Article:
20. Ostrich says:

    Just like most industries, there will always be a need to grow, expand and move to where the next thing is. You only have to look at roles in other industries to see how they have had to evolve to survive. I.T is no different.Most of us in the industry have been using the Cloud for years. Most of us have used spam filtering, online backup and other services. We have just never seen them as a threat. Happy to recommend and take the commission for as long as the client use them. So what is so different now?I see additional revenue streams. Where I may miss out on replacing the server and licensing, I see opportunities to make sure their desktops and connectivity are as good as expected. Resell or whitelabel with an ISP? Why not?The big players will always be there and looking at ways to increase revenue. People moaned when Dell stopped being direct only and started to sell in stores. That only helped to make more people aware of the brand and make it easier for me to sell.I am not going to be jumping straight onto the global Cloud service, but where it is a good fit to my client, I am happy with the support and can make an income from it, then I would not hesitate to offer the service.Support and availability will make or break these services. From my clients that I have spoken to regarding moving to a cloud system, all have retained the services on site.Just like any new release, there will always be the trailblazers and the ones who want to wait. At the moment, my clients are happy to wait.Existing and future clients will always need guidance, How many of them buy direct? How many of them call Microsoft for support? Their point of trusted contact won’t change and your opportunity to make money won’t change either.Bring it on :)

  21. Thanks for bearing with me on this, and especially Susanne who always gives the most compelling reading material for us old IT people. If anyone needs fantastic advice Susanne is the person that can help you transform your IT business.After all my rants and raves I would like to add (despite what you may be led to believe by my previous posts) I’m not against the cloud as a whole. As I said earlier some solutions are ideally suited to be hosted. I am against being used. * Learn how our solutions work. * Spend time selling it to your customers * Give us those customers (we’ll take them off your hands because you won’t need them for long) * we’ll pay you 6% of next to naff all for all your hard work. * We’ll also change our prices – probably lower – so you’ll earn even less * if the customer decides they don’t want you anymore we’ll stop paying you and we’ll drop you quicker than a smelly sock. * oh and we probably won’t even say thanks for the effort – cheers mug.erm, did I say I did think the cloud was good for some things? I really do. BPOS is a solution that has potential but until it is worth my while selling it, I won’t. Let me bill MY customer, (you won’t Microsoft, tell me why not? you won’t do that either). As for other cloud services, I sell Microsoft EHS, I have no problems with that, the billing model allows me to bill my customer, it’s hosted by Microsoft, I can add the margin that I can sell on to my clients to make it worth it for me. I sell offsite backup, I sell other hosted services but on each of them I own MY customer, I’m not selling them to my supplier for a pittance.I’m not bitter, it’s late and I’m tired so sorry if it sounds that way. Please Microsoft, let your partners make their own future and you money but do it fairly – not the way you are doing it now.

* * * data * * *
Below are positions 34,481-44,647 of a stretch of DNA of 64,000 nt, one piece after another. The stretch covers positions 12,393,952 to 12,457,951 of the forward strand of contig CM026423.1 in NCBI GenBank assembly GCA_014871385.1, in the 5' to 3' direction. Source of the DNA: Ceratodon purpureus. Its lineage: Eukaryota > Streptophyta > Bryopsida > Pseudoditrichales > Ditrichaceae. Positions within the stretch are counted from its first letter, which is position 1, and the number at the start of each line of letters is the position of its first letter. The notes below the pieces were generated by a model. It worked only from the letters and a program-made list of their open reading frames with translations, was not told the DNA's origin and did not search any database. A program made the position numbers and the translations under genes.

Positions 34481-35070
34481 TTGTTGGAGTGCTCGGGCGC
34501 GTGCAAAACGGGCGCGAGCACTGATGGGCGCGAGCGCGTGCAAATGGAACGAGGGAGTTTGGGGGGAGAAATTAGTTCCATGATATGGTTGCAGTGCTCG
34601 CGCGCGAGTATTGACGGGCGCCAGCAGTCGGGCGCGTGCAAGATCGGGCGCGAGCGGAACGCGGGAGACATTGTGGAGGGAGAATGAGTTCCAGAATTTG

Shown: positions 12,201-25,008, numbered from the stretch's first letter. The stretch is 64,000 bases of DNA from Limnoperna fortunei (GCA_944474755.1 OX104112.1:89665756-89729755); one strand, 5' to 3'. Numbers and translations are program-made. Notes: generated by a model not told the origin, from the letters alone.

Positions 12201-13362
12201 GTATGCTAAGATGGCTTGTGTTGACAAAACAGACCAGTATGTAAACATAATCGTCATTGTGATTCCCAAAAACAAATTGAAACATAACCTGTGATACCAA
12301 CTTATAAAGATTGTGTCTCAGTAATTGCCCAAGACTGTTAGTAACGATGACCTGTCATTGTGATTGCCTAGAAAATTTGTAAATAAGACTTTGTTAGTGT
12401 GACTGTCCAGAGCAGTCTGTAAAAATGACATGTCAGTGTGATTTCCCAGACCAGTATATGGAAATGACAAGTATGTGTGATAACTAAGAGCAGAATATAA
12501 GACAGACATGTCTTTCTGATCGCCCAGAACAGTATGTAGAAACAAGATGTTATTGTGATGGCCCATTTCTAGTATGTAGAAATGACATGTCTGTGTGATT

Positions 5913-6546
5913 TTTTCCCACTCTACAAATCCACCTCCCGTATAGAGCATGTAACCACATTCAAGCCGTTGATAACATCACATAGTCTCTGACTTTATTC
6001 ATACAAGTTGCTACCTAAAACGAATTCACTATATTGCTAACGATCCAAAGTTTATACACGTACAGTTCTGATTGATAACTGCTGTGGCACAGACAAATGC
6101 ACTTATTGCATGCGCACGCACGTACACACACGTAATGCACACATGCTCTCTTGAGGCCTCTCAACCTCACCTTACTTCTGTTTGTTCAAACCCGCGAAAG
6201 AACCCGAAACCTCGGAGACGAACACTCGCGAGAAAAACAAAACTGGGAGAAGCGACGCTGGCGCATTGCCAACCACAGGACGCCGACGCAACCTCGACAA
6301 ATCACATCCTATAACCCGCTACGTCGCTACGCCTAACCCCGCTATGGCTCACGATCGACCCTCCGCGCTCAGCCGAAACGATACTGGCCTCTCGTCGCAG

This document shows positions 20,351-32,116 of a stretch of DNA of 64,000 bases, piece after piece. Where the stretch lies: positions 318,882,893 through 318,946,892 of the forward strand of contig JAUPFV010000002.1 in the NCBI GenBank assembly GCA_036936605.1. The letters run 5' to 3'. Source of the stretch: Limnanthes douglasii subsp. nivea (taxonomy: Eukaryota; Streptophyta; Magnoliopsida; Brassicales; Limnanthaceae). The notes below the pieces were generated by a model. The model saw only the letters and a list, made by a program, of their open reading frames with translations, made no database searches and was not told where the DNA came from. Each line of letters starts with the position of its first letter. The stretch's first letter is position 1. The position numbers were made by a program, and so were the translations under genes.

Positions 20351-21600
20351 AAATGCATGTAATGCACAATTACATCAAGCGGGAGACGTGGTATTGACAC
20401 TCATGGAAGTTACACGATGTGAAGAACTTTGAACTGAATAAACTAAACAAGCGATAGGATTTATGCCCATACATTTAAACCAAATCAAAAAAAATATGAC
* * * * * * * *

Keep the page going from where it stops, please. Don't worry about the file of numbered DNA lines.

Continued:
22. Hey Rich, what a hornet’s nest of opinion you’ve stirred up here. Great blog subject for all of us.

  23. Richard says: